The nicest things you can have… – Nisha Kaura

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A firm friend in our Junior School celebrated his 96th Birthday last week, and to mark him being Very Old Indeed, we have been reflecting on his character and the wonderful adventures which he has embarked on while dwelling happily in the Hundred Acre Wood. Winnie-the-Pooh’s vibrant and enduring stories are part of the fabric of our school; in the same way in which we grew up reading them, so we now read them to the children in our care. 

Pooh’s best friends are loveable in their individual ways, demonstrating thoughtfulness, kindness and even heroism in their attitudes towards each other. In our morning assemblies, we have reflected on what makes each of them a good friend, and what we can learn from their relationships. Their varying personality styles may be worth considering – how do they influence how we react to stimuli and how we orient ourselves to the world around us? Hundred Acre Wood could be anywhere – the family home, our local village, our school. 

Pooh himself, whilst a little naive and slow-witted, can be thoughtful, insightful, open and upbeat, albeit blissfully unaware of consequences. His friends find comfort in his simple yet charming pursuit of happiness. His owner, Christopher Robin, is cheerful and compassionate, displaying modesty and intelligence. He inspires and motivates, encouraging collaborative problem solving with a calm head and diplomatic sensitivity. He can admit to his limitations whilst seeking input from his friends. Then we have the others – Kanga, Roo, Rabbit, Tigger and Owl – who between them, bring a blend of patience, good multi-tasking, harmony, energy, care, fun, resilience, optimism, resourcefulness… And whilst their antics also shine a light on shortcomings such as being easily annoyed, blind to potential disaster or obsessed with rules, the strength of their bond is reinforced by their individual contributions woven into the fabric of their lives.  

While each character is enchanting, we agree as a school that Eeyore seems to hold a special status as a truly great literary persona. The generally anhedonic old grey donkey is not a fan of much (other than eating thistles), but his loyalty wins the heart of his friends every time he loses his tail. We recognise something deeply human in his outlook and so are drawn helplessly towards him. We feel his sadness, as the archetypal outsider. He lives in his Gloomy Place – a lonely corner of the forest, waiting for the others to pass through – which happens infrequently. He takes great pains to distinguish himself from his friends who amble contentedly through their daily lives, whilst he spends most of his time Thinking. Alone, he wrestles sadly with “Why?” and “Wherefore?”, his mind perhaps clouded with thoughts that cut him off from the beautiful world around him. Despite his many failings, the riddle we explored this week is why we may love him so much. His melancholy can teeter on the brink of absurdity and he offers hilarity by the way his glorious sarcasm sails straight over the others’ heads. But perhaps the key to his character is how profoundly conflicted he appears. He craves attention, yet struggles to give or receive it. Such conflict makes his plight of unyielding misery a sympathetic one.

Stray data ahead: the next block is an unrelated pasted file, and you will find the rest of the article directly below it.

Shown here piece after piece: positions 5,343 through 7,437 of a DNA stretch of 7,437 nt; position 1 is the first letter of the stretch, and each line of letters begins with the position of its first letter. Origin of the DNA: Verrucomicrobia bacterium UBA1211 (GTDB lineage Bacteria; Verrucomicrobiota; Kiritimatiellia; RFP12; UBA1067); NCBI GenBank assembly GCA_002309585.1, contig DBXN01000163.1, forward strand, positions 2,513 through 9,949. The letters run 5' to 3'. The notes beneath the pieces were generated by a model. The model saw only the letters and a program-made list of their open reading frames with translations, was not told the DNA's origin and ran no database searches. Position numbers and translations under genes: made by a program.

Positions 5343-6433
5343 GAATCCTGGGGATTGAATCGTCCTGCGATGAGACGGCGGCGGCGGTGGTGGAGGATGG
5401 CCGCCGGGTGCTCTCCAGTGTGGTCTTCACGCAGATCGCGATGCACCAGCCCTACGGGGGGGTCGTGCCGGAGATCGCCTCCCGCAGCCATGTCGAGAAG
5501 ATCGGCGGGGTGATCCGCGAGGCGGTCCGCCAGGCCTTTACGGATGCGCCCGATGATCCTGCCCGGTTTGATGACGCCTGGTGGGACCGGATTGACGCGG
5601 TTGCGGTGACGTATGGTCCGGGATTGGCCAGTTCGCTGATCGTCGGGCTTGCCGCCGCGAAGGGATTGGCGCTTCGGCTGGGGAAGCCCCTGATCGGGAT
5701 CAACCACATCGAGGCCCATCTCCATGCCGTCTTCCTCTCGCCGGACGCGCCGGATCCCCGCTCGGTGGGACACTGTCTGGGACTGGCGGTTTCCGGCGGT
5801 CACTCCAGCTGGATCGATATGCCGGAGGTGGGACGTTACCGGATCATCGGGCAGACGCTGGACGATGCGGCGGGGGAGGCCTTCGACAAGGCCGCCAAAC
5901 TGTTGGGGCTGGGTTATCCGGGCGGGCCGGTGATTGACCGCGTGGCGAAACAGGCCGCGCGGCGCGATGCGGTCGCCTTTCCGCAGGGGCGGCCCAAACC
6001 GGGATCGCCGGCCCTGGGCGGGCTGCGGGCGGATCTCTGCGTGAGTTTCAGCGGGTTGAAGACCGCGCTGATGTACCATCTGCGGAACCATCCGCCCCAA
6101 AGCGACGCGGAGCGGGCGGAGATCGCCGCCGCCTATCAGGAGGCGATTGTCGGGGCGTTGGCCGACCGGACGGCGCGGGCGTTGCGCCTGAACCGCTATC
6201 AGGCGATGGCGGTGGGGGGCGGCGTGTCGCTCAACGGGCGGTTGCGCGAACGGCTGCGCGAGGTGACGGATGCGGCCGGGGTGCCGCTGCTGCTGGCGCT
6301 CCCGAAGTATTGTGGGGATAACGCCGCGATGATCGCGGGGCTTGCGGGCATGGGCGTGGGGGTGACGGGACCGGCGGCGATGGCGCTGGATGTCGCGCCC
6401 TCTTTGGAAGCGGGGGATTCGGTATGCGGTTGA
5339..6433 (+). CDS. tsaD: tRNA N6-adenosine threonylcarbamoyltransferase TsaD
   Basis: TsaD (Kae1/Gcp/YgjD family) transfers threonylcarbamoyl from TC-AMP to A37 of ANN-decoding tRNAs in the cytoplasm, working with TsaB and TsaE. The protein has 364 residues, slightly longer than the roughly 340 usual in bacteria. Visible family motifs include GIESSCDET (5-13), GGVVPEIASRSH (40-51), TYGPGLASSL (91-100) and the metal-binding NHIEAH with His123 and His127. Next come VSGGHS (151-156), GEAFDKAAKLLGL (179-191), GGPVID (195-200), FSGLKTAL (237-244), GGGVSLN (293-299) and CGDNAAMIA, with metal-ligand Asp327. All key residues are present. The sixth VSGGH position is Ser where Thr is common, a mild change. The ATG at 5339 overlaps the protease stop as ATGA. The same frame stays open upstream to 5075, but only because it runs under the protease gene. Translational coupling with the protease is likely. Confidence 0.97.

The story most moving to us as a school is when Piglet’s friends decide one night to demonstrate to him what a good friend he is. Their perfect gift of thanks is to each draw a picture of what their individual friendships mean to them – much to Piglet’s delight upon his return home. From this we have drawn on the power of gratitude – for each other in our school. Each week, we capture our thoughts on what we are grateful for and collect these in our class Gratitude Jars. From the jars, we choose three thoughts each week to add to our school’s Gratitude Tree. Already, the boughs are laden with reflection on the people, places and memories in our lives which bring comfort, love and joy. And in the words of our friend Piglet, we notice “…that even though we have a Very Small Heart, it can hold rather a large amount of gratitude”.

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